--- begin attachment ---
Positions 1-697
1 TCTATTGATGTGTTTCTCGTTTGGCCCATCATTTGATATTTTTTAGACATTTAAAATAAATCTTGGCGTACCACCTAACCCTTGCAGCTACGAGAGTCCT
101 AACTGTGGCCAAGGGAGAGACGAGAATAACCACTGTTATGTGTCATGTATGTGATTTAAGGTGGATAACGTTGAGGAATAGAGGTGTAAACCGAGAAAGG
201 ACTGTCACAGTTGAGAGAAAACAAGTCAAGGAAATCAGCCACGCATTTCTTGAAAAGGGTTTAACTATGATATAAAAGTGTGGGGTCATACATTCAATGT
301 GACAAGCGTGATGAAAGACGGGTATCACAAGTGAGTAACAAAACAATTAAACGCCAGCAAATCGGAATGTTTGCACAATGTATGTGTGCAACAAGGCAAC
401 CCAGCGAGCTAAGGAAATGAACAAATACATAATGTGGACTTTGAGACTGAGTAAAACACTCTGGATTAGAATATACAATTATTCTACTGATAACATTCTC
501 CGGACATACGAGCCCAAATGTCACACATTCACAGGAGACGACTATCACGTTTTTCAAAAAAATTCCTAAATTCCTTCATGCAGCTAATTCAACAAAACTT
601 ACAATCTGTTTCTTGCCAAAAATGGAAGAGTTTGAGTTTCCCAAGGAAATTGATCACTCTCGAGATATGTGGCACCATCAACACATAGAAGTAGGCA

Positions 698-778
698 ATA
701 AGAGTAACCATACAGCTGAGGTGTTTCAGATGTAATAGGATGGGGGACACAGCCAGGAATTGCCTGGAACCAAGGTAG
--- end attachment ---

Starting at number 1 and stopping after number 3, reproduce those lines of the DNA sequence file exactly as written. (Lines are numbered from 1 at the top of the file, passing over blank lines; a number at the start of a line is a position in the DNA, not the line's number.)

Positions 1-697
1 TCTATTGATGTGTTTCTCGTTTGGCCCATCATTTGATATTTTTTAGACATTTAAAATAAATCTTGGCGTACCACCTAACCCTTGCAGCTACGAGAGTCCT
101 AACTGTGGCCAAGGGAGAGACGAGAATAACCACTGTTATGTGTCATGTATGTGATTTAAGGTGGATAACGTTGAGGAATAGAGGTGTAAACCGAGAAAGG